FORT WORTH (CBSDFW.COM) – An apparent scam between nine police officers to collect un-worked overtime hours will cost the City of Fort Worth far more than first thought.
Those officers are accused of falsifying traffic tickets to collect overtime pay for hours they didn’t work. Each of them has either quit or has since been fired. All face charges of tampering.
The officers’ pay came from a state-funded highway safety program. Now, the State of Texas wants its money back.
“Well, its pretty embarrassing for the city,” said Mayor Mike Moncrief. “Its embarrassing for the police department. I know it’s embarrassing for the chief and command staff and all of our officers, quite frankly.”
The city figured over a year’s time the officers were paid more than $95,000 for hours they didn’t work. The state says that’s not good enough. It wants reimbursement for all three years the officers worked for the program: $231,000.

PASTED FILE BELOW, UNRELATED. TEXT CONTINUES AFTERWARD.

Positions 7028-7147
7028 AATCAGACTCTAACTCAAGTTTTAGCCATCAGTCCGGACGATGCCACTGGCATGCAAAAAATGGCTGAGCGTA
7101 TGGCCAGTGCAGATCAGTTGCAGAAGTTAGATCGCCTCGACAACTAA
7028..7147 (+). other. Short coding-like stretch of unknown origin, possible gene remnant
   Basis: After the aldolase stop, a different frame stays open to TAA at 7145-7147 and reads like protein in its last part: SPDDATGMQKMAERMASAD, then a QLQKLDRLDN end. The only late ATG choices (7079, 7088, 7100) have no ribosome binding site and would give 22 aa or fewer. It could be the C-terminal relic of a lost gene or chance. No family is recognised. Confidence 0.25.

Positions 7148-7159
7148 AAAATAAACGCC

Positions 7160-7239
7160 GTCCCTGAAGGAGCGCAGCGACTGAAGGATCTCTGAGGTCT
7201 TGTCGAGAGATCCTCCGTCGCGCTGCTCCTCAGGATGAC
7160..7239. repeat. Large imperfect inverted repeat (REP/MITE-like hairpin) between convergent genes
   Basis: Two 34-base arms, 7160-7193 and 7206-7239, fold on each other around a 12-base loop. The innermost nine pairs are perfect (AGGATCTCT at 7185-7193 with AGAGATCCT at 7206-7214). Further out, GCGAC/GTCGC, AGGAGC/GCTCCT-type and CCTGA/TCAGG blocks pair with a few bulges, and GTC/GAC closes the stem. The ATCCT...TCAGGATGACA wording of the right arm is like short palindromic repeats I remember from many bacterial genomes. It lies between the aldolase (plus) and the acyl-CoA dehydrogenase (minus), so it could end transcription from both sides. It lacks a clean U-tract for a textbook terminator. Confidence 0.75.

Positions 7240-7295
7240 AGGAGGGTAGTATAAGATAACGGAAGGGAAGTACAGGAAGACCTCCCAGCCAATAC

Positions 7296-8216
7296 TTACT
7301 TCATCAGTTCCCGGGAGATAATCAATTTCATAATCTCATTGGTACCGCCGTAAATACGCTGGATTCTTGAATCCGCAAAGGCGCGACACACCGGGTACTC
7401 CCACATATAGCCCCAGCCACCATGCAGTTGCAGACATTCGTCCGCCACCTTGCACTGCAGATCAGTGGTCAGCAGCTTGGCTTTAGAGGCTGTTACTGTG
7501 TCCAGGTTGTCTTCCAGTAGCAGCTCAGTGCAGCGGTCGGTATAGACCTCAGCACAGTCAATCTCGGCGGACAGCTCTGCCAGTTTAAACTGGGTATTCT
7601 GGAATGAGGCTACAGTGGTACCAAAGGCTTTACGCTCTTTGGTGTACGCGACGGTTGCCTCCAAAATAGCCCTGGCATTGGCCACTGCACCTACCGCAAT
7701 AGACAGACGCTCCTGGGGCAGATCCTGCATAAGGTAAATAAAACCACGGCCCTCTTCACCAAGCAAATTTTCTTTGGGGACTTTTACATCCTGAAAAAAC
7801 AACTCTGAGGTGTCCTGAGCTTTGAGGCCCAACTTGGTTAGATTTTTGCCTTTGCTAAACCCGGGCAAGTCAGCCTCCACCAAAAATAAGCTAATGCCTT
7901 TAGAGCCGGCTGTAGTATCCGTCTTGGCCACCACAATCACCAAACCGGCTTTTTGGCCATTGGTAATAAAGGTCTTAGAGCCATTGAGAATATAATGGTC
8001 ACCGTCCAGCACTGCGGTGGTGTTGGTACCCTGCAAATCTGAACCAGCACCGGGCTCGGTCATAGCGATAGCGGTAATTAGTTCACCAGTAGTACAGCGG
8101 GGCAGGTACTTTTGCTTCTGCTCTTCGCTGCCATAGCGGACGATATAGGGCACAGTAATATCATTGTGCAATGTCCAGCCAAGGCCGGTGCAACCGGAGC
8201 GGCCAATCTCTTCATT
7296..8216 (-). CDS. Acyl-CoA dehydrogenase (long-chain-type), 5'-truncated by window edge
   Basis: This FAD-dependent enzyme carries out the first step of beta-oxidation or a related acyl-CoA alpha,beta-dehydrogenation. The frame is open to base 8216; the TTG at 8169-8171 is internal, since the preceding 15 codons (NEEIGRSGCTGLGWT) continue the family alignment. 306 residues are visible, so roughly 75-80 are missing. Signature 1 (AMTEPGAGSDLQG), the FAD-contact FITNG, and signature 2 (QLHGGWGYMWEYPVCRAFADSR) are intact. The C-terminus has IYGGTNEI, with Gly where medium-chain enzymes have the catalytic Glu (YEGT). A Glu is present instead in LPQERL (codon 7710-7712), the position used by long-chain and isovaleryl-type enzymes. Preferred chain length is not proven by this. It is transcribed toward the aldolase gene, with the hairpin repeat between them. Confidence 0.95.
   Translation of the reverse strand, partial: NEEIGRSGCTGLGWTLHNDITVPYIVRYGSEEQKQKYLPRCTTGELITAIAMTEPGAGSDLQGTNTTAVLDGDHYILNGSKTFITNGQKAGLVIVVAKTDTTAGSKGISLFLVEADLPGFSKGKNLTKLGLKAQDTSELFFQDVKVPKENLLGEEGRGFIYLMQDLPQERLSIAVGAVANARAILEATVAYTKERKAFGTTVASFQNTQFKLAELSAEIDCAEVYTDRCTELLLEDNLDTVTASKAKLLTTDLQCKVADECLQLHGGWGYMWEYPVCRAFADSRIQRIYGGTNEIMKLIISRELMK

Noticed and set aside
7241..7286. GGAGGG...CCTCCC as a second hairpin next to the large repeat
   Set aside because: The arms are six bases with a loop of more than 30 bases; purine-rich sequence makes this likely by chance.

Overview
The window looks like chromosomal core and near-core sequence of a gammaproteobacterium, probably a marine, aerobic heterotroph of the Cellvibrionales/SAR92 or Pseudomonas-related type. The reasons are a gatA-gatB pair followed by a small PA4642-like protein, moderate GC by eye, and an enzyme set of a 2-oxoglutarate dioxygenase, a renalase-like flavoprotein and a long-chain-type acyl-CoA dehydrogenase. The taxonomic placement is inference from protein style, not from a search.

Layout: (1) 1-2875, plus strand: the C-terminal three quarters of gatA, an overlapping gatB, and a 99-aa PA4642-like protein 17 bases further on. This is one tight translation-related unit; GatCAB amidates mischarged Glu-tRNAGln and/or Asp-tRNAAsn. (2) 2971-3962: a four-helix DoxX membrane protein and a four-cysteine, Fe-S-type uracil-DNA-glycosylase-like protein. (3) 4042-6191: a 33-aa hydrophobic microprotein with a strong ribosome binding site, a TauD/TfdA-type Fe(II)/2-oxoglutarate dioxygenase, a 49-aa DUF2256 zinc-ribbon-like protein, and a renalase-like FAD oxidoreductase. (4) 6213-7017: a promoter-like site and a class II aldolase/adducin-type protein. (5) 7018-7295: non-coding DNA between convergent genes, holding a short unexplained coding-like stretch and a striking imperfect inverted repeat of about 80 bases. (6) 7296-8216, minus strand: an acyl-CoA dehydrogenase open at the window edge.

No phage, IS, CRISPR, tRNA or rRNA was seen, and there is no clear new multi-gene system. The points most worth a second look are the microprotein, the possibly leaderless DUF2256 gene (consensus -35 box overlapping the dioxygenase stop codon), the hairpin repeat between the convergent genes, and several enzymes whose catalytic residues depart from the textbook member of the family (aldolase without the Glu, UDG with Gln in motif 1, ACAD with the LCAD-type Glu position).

“Whether all those hours were improper or not, I don’t know,” said Councilman Carter Burdette. “It may be the state just said given what we found with respect to those individuals to be on the safe side we want to get it all back.”
“Its a couple of hundred thousand dollars we didn’t foresee having to take out of the kitty,” Moncrief said. “We could certainly have used that to continue to close our gap or to see that it didn’t widen.”
But the city will reimburse the state. Now budget planners will have to dig into other programs or emergency funds for the cash.
“We either have those allocated in programs for the police department or we may take them out of unallocated surplus funds we have,” Burdette said. “Somebody’s going to pay for it.”
Burdette said the funds will not cost city tax payers any more in the future since the money will have to come out of the current budget. The city has asked for reimbursement for $105,483 dollars for overtime worked on the program this year. The state will hold that money and apply it to $231,364.82 debt the city owes.
Mayor Moncrief said he thinks city and police leaders have learned a lesson and will be much more vigilant for fraud in the future.
“We owe the people of this city better,” Moncrief said.